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Sooyeon Choi  (Choi S) 1 Article
Clinical Study
Effects of Maternal Iodine Status during Pregnancy and Lactation on Maternal Thyroid Function and Offspring Growth and Development: A Prospective Study Protocol for the Ideal Breast Milk Cohort
Young Ah Lee, Sun Wook Cho, Ho Kyung Sung, Kyungsik Kim, Young Shin Song, Sin Je Moon, Jung Won Oh, Dal Lae Ju, Sooyeon Choi, Sang Hoon Song, Gi Jeong Cheon, Young Joo Park, Choong Ho Shin, Sue K. Park, Jong Kwan Jun, June-Key Chung
Endocrinol Metab. 2018;33(3):395-402.   Published online September 18, 2018
DOI: https://doi.org/10.3803/EnM.2018.33.3.395
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  • 1 Web of Science
  • 2 Crossref
AbstractAbstract PDFPubReader   ePub   
Background

Iodine is an intrinsic element of thyroid hormone, which is essential for childhood growth and development. The Ideal Breast Milk (IBM) cohort study aims to evaluate the effects of maternal iodine status during pregnancy and lactation on maternal thyroid function, offspring growth and development, and offspring thyroid function.

Methods

The IBM cohort study recruited pregnant women from Seoul National University Hospital between June 2016 and August 2017, followed by enrollment of their offspring after delivery. For the maternal participants, iodine status is evaluated by urinary iodine concentration (UIC) and dietary records in the third trimester and at 3 to 4 weeks and 12 to 15 months postpartum. For the child participants, cord blood sampling and UIC measurements are performed at birth. At 3 to 4 weeks of age, UIC and breastmilk iodine concentrations are measured. At 12 to 15 months of age, growth and development are assessed and measurements of UIC, a thyroid function test, and ultrasonography are performed.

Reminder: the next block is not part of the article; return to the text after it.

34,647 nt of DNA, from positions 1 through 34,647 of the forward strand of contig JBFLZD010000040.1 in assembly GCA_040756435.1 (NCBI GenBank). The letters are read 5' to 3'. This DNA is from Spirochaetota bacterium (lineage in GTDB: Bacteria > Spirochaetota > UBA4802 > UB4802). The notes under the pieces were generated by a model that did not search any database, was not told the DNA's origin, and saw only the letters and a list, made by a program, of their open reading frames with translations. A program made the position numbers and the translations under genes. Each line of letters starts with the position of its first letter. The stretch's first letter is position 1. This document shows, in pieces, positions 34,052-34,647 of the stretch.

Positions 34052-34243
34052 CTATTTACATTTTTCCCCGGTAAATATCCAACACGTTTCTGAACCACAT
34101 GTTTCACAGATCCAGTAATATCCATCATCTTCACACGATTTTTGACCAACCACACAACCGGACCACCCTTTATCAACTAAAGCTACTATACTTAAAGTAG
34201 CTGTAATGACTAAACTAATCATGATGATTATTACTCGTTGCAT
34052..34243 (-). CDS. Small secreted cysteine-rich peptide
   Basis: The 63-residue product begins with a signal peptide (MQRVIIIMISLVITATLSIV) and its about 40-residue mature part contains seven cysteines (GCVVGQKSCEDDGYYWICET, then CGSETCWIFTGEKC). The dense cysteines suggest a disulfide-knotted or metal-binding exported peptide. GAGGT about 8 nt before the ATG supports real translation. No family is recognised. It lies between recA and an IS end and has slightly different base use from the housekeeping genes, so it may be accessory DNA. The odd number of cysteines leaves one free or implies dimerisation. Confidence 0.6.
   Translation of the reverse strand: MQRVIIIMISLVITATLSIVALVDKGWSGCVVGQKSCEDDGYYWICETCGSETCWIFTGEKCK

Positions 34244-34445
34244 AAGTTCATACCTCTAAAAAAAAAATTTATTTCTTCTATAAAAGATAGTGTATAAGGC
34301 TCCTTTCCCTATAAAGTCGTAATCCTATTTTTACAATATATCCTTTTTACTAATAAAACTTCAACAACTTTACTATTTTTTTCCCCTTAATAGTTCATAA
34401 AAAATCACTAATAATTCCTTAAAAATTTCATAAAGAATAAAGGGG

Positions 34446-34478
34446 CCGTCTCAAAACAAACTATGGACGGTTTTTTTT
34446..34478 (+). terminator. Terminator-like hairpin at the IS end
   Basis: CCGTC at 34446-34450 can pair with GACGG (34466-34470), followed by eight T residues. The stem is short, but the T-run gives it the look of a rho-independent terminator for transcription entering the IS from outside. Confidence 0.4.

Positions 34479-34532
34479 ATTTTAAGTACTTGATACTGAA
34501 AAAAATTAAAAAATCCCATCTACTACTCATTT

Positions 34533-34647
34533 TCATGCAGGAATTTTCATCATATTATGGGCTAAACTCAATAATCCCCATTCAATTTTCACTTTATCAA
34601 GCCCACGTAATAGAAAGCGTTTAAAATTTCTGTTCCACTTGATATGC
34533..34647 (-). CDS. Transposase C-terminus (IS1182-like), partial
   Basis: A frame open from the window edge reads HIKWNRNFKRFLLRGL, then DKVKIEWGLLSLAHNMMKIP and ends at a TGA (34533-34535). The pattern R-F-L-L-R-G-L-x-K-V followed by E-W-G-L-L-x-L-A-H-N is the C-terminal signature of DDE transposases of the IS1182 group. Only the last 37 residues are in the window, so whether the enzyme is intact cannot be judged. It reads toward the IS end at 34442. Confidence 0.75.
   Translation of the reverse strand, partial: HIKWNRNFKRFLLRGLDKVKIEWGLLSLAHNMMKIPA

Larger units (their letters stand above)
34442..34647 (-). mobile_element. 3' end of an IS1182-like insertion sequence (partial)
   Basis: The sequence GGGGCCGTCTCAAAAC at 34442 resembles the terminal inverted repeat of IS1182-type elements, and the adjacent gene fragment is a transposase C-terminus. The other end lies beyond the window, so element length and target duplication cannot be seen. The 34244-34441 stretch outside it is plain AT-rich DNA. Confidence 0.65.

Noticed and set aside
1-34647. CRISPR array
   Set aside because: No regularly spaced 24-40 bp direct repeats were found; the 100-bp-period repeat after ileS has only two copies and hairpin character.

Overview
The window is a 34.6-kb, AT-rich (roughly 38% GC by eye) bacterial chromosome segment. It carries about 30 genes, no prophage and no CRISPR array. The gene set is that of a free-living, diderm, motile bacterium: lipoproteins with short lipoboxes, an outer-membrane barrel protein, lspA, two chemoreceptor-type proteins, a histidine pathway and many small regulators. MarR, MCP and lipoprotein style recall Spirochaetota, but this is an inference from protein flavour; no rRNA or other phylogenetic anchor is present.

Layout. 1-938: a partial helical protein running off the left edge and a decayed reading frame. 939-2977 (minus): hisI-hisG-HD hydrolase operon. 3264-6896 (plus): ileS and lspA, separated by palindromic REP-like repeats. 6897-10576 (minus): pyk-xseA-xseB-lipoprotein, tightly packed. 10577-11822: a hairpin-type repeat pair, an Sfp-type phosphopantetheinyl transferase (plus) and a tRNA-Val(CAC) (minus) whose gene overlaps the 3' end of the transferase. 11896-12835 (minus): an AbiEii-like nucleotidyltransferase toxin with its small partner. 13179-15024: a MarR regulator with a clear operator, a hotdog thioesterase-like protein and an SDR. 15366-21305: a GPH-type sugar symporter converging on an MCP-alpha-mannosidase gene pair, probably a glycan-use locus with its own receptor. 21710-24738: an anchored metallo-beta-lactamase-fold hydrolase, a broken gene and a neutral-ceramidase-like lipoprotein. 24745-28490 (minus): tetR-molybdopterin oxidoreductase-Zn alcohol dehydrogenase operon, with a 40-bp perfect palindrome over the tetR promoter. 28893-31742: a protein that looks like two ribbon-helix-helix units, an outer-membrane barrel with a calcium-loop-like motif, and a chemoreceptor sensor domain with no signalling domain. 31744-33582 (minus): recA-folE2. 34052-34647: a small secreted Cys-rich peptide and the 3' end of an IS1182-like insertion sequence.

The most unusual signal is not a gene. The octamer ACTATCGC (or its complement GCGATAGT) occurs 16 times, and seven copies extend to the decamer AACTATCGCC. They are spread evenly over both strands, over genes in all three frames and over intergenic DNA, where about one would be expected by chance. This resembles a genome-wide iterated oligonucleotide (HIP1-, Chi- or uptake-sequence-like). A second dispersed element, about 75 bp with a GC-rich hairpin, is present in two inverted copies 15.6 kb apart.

Results

A total of 198 pregnant women in their third trimester were recruited. Their mean age was 35.1±3.5 years, and 78 (39.4%) of them were pregnant with twins. Thirty-three (16.7%) of them had a previous history of thyroid disease.

Conclusion

Korea is an iodine-replete area. In particular, lactating women in Korea are commonly exposed to excess iodine due to the traditional practice of consuming brown seaweed soup postpartum. The study of the IBM cohort is expected to contribute to developing guidelines for optimal iodine nutrition in pregnant or lactating women.

Citations

Citations to this article as recorded by  
  • High intakes of iodine among women during pregnancy and the postpartum period has no adverse effect on thyroid function
    Dal Lae Ju, Sun Wook Cho, Chae Won Chung, Young Ah Lee, Gi Jeong Cheon, Young Joo Park, Choong Ho Shin, Jong Kwan Jun, June-Key Chung, Sue K. Park, YoonJu Song
    European Journal of Nutrition.2023; 62(1): 239.     CrossRef
  • Associations between maternal thyroid function in pregnancy and child neurodevelopmental outcomes at 20 months in the Seychelles Child Development Study, Nutrition Cohort 2 (SCDS NC2)
    Anna M. Monaghan, Maria S. Mulhern, Emeir M. Mc Sorley, J.J. Strain, Theresa Winter, Edwin van Wijngaarden, Gary J. Myers, Philip W. Davidson, Conrad Shamlaye, Jude Gedeon, Alison J. Yeates
    Journal of Nutritional Science.2021;[Epub]     CrossRef
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